my mouth.

It tasted like salt and failure. The bright red shame of being unloved soaked the grass in front of our house, the bricks of the path, the steps to the porch. My heart spasmed among the peonies like a trout.

Mummy snapped. She said to get hold of myself.

Be normal, now, she said. Right now, she said.

Because you are. Because you can be.

Don't cause a scene, she told me. Breathe and sit up.

I did what she asked.

She was all I had left.

Mummy and I tilted our square chins high as Dad drove down the hill. Then we went indoors and trashed the gifts he'd given us: jewelry, clothes, books, anything. In the days that followed, we got rid of the couch and armchairs my parents had bought together. Tossed the wedding china, the silver, the photographs.

We purchased new furniture. Hired a decorator. Placed an order for Tiffany silverware. Spent a day walking through art galleries and bought paintings to cover the empty spaces on our walls.

We asked Granddad's lawyers to secure Mummy's assets.

Then we packed our bags and went to Beechwood Island.


Penny, Carrie, and Bess are the daughters of Tipper and Harris Sinclair. Harris came into his money at twenty-one after Harvard and grew the fortune doing business I never bothered to understand. He inherited houses and land. He made intelligent decisions about the stock market. He married Tipper and kept her in the kitchen and the garden. He put her on display in pearls and on sailboats. She seemed to enjoy it.

Granddad's only failure was that he never had a son, but no matter. The Sinclair daughters were sunburnt and blessed. Tall, merry, and rich, those girls were like princesses in a fairy tale. They were known throughout Boston, Harvard Yard, and Martha's Vineyard for their cashmere cardigans and grand parties. They were made for legends. Made for princes and Ivy League schools, ivory statues and majestic houses.

Granddad and Tipper loved the girls so, they couldn't say whom they loved best. First Carrie, then Penny, then Bess, then Carrie again. There were splashy weddings with salmon and harpists, then bright blond grandchildren and funny blond dogs. No one could ever have been prouder of their beautiful American girls than Tipper and Harris were, back then.

They built three new houses on their craggy private island and gave them each a name: Windemere for Penny, Red Gate for Carrie, and Cuddledown for Bess.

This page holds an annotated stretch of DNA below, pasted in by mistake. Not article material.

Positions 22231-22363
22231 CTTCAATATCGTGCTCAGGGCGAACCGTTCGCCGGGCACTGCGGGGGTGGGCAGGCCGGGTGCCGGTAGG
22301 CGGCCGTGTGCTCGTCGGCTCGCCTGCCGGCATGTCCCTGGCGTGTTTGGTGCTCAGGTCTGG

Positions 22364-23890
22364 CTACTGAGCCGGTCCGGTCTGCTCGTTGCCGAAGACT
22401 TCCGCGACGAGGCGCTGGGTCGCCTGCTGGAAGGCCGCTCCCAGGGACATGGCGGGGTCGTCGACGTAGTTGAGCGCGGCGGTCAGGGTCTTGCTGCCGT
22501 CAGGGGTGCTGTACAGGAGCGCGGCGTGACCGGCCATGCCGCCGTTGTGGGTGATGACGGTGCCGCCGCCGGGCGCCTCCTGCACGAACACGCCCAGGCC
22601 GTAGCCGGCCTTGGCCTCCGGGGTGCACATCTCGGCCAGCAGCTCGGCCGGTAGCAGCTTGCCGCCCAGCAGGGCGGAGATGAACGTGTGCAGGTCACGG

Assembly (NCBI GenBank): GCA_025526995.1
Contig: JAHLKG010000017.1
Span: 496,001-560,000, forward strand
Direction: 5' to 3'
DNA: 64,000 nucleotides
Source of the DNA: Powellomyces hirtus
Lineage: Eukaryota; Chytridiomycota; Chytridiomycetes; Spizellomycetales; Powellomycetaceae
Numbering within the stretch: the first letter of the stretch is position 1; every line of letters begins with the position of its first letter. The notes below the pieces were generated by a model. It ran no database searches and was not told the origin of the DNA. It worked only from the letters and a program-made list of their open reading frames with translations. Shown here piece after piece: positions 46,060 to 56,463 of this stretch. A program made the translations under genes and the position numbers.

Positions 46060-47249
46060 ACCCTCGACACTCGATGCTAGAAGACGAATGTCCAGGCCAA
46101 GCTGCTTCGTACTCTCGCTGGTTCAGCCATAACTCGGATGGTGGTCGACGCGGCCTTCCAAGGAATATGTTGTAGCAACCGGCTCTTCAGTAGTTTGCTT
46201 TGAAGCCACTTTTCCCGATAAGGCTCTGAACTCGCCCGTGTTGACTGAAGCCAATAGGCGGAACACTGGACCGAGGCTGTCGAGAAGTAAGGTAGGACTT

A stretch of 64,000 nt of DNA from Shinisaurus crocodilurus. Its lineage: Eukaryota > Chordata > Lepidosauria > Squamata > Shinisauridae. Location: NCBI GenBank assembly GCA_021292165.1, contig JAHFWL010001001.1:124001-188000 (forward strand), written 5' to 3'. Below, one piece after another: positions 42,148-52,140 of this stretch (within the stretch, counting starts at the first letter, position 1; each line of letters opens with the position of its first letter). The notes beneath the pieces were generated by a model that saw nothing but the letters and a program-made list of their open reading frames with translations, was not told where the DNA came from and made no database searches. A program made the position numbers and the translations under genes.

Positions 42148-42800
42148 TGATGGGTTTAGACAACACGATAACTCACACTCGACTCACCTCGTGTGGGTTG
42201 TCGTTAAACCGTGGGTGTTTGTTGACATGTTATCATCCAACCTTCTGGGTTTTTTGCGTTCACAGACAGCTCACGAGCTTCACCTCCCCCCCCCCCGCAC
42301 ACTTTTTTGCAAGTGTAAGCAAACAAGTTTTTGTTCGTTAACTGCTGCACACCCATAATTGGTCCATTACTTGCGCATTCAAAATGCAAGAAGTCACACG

I am the eldest Sinclair grandchild. Heiress to the island, the fortune, and the expectations.

Well, probably.


Me, Johnny, Mirren, and Gat. Gat, Mirren, Johnny, and me.

The family calls us four the Liars, and probably we deserve it. We are all nearly the same age, and we all have birthdays in the fall. Most years on the island, we've been trouble.

Gat started coming to Beechwood the year we were eight. Summer eight, we called it.

Before that, Mirren, Johnny, and I weren't Liars. We were nothing but cousins, and Johnny was a pain because he didn't like playing with girls.

Johnny, he is bounce, effort, and snark. Back then he would hang our Barbies by the necks or shoot us with guns made of Lego.

Mirren, she is sugar, curiosity, and rain. Back then she spent long afternoons with Taft and the twins, splashing at the big beach, while I drew pictures on graph paper and read in the hammock on the Clairmont house porch.

Then Gat came to spend the summers with us.

Aunt Carrie's husband left her when she was pregnant with Johnny's brother, Will. I don't know what happened. The family never speaks of it. By summer eight, Will was a baby and Carrie had taken up with Ed already.

This Ed, he was an art dealer and he adored the kids. That was all we'd heard about him when Carrie announced she was bringing him to Beechwood, along with Johnny and the baby.

They were the last to arrive that summer, and most of us were on the dock waiting for the boat to pull in. Granddad lifted me up so I could wave at Johnny, who was wearing an orange life vest and shouting over the prow.

Granny Tipper stood next to us. She turned away from the boat for a moment, reached in her pocket, and brought out a white peppermint. Unwrapped it and tucked it into my mouth.

As she looked back at the boat, Gran's face changed. I squinted to see what she saw.

Carrie stepped off with Will on her hip. He was in a baby's yellow life vest, and was really no more than a shock of white-blond hair sticking up over it. A cheer went up at the sight of him. That vest, which we had all worn as babies. The hair. How wonderful that this little boy we didn't know yet was so obviously a Sinclair.

Johnny leapt off the boat and threw his own vest on the dock. First thing, he ran up to Mirren and kicked her. Then he kicked me. Kicked the twins. Walked over to our grandparents and stood up straight. "Good to see you, Granny and Granddad. I look forward to a happy summer."

Tipper hugged him. "Your mother told you to say that, didn't she?"

"Yes," said Johnny. "And I'm to say, nice to see you again."

"Good boy."

"Can I go now?"

Tipper kissed his freckled cheek. "Go on, then."

Ed followed Johnny, having stopped to help the staff unload the luggage from the motorboat. He was tall and slim. His skin was very dark: Indian heritage, we'd later learn. He wore black-framed glasses and was dressed in dapper city clothes: a linen suit and striped shirt. The pants were wrinkled from traveling.

Granddad set me down.

Granny Tipper's mouth made a straight line. Then she showed all her teeth and went forward.

"You must be Ed. What a lovely surprise."

He shook hands. "Didn't Carrie tell you we were coming?"

"Of course she did."

Ed looked around at our white, white family. Turned to Carrie. "Where's Gat?"

They called for him, and he climbed from the inside of the boat, taking off his life vest, looking down to undo the buckles.

"Mother, Dad," said Carrie, "we brought Ed's nephew to play with Johnny. This is Gat Patil."

Granddad reached out and patted Gat's head. "Hello, young man."